Vol. I. 2 y

To open to your lordships the true state of this offence, I will set before you, first, the occasion whereupon Mr. I. S. wrought: then the offence itself in his o«'n words: and lastly, the points of his charge.

My lords, you may remember that there was the last parliament an expectation to have had the king supplied with treasure, although the event failed. Herein it is not fit for me to give opinion of a house of parliament, but I will give testimony of truth in all places. I served in the lower house, Bnd I observed somewhat. This I do affirm, that I never could perceive but that there was in that house a general disposition to give, and give largely. The clocks in the house perchance might differ; some went too fast, some went too slow; but the disposition to give was general: so that I think I may truly say, " solo tempore lapsus amor."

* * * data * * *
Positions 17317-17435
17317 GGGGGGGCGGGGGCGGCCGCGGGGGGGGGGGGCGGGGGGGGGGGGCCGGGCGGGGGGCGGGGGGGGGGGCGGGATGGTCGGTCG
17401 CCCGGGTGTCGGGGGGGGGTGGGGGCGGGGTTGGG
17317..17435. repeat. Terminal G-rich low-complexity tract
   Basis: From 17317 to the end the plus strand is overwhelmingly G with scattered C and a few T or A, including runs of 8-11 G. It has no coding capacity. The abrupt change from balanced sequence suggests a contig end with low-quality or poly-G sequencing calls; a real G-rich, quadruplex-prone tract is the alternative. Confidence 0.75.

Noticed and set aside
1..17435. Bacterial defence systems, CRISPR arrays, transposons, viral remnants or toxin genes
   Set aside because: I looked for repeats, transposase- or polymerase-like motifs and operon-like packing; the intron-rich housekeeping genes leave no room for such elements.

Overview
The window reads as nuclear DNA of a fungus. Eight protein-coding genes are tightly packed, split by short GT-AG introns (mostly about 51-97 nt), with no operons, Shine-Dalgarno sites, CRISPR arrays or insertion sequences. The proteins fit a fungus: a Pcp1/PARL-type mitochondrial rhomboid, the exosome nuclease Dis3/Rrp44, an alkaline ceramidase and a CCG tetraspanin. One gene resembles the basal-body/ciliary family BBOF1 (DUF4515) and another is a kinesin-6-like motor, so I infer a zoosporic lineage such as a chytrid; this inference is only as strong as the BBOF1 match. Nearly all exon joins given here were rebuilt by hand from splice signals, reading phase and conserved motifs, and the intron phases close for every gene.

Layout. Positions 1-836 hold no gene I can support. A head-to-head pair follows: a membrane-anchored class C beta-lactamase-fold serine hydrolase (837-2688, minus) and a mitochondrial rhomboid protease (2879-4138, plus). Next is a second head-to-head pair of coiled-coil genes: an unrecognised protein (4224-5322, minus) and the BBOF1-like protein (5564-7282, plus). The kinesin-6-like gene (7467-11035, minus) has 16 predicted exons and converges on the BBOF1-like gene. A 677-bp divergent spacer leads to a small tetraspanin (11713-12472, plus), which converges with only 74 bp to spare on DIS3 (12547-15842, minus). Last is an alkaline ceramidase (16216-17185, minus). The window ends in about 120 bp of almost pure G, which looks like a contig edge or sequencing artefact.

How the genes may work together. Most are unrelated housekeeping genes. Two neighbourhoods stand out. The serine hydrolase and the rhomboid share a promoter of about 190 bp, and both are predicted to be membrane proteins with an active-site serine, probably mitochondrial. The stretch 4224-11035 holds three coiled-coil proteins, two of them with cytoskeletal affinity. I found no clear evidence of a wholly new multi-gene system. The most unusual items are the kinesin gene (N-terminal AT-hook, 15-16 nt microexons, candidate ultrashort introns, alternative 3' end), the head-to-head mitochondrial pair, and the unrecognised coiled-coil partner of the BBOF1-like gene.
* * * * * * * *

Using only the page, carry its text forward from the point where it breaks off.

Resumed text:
This accident happening thus besides expectation, it stirred up and awaked in divers of his Majesty's worthy servants and subjects of the clergy, the nobi